The demand for perfection is intrinsic within the alcoholic spirits industry. Everything from the taste to the appearance and functionality of the pack must be faultless. Tim Brown talks to Fiona Reith, Key Account Director at United Closures and Plastics, about providing drinks manufacturers with innovative design and value added products.
United Closures and Plastics (UCP) is part of the Global Closure Systems (GCS) group, which was formed nearly five years ago. UCP, however, has a much longer history as a provider of caps, or closures as they are referred to in the industry, to both the drinks and pharmaceutical industries. Based in Scotland, the company has been operating on the same site for 60 years and due to its longevity, UCP has constructed a very well respected brand name.
The company’s long history of closure manufacture has ensured it has developed robust working relationships with an array of different customers. Its capacity for satisfaction —regardless of a client’s size — is evident in the company’s order books, which encompass both local and regional brand owners as well as the global top ten drinks manufacturers such as Pernod Ricard, Bacardi and Diageo.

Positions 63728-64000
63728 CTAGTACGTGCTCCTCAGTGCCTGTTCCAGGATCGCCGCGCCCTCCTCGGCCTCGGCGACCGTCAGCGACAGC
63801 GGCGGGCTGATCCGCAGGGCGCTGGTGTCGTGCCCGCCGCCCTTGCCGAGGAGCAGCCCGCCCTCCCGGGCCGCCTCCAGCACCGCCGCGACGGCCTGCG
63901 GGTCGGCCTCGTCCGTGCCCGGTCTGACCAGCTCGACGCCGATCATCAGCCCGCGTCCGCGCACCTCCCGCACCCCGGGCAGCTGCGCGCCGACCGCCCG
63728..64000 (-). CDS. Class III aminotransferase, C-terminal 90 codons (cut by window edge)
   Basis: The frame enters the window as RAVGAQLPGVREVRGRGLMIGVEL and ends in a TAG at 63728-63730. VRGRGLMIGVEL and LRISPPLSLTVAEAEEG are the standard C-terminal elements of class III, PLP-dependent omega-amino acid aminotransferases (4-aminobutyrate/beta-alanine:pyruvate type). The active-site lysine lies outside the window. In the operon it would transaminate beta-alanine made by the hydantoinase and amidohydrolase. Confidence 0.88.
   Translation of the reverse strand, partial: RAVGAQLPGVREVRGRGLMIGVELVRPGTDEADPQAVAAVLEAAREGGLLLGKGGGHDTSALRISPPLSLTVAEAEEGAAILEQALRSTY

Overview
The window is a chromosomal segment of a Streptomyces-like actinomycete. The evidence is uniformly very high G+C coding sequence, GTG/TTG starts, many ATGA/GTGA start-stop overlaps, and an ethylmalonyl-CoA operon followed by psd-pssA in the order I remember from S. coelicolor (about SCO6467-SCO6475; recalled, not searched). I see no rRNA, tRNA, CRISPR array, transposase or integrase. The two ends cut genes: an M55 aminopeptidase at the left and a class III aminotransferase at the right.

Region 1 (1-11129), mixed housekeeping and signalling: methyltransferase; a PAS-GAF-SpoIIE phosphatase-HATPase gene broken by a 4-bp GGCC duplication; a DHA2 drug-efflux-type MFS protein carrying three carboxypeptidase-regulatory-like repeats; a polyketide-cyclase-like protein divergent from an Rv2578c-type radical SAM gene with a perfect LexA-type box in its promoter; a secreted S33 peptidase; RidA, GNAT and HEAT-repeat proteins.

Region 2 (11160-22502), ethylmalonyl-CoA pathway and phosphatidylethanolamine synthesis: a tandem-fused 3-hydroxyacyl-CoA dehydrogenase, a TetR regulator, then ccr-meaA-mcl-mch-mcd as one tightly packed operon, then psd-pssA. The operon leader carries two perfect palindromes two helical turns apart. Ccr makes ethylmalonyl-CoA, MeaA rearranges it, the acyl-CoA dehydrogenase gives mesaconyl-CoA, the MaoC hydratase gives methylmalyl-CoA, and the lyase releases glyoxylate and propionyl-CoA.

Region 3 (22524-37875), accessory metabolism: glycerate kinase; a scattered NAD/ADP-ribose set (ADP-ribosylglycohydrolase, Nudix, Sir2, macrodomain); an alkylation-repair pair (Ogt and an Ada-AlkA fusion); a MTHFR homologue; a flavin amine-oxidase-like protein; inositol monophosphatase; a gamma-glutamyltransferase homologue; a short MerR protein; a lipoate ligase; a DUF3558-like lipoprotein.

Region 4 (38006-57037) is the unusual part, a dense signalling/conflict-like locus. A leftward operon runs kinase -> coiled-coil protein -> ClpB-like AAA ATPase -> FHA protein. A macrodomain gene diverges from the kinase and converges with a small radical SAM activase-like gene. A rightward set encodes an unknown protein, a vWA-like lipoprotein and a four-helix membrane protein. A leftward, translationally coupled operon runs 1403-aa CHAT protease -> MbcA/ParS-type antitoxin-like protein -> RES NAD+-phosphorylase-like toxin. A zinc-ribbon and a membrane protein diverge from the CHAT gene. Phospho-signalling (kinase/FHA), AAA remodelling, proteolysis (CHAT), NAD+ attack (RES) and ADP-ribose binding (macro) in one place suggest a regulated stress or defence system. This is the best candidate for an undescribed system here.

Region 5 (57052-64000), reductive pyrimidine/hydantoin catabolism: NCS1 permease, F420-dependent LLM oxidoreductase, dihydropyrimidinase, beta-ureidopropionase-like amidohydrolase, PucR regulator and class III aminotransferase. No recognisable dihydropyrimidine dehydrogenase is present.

The company has a number of product specialisations, the primary of which is metal and plastics closures and incorporating tamper proofing mechanisms for use on alcohol spirit bottles. The secondary is PET bottles again for wines and spirits which, for example, would be found on a plane ,in a hotel room or increasingly in retail outlets.
Protecting the customer
The company’s current signature product is called a non-refillablepilfer proof closure (NRPP). It is an aluminium screw cap which features an added security feature or features to decrease the likelihood of a product being tampered with or counterfeited. “We are getting known for specialising in security closures,” says Reith, “which are a little bit more advanced than just simply an aluminium screw cap. These go on to products which are going to retail in sensitive markets such as China, India, Turkey or Mexico, where counterfeiting and refilling is prevalent.” UCP has developed solutions that minimise the risk to brands in a number of ways. The most obvious, and common, is a mechanism known as non-refillability which, exactly as the name suggests, prevents would-be brand pirates from refilling a product with an inferior alcohol. This is achieved through the use of a valve in the top of the bottle which prevents it from being easily refilled. “It can’t be prevented entirely, but we are able to make it difficult,” says Reith. “We consider that we are at the high end of that market and we make the most secure valve possible. That is our niche, if you like.” The company also incorporates other mechanisms to demonstrate authenticity, to both consumers and overseas sales representatives, and indicate whether a product has been compromised.
Tamper evidence features, are designed so that it is very clear if a product has been interfered with. The company can also incorporate a number of different authentication techniques to assist with this, and routinely uses anti-counterfeiting technologies used in currency production or computer software protection.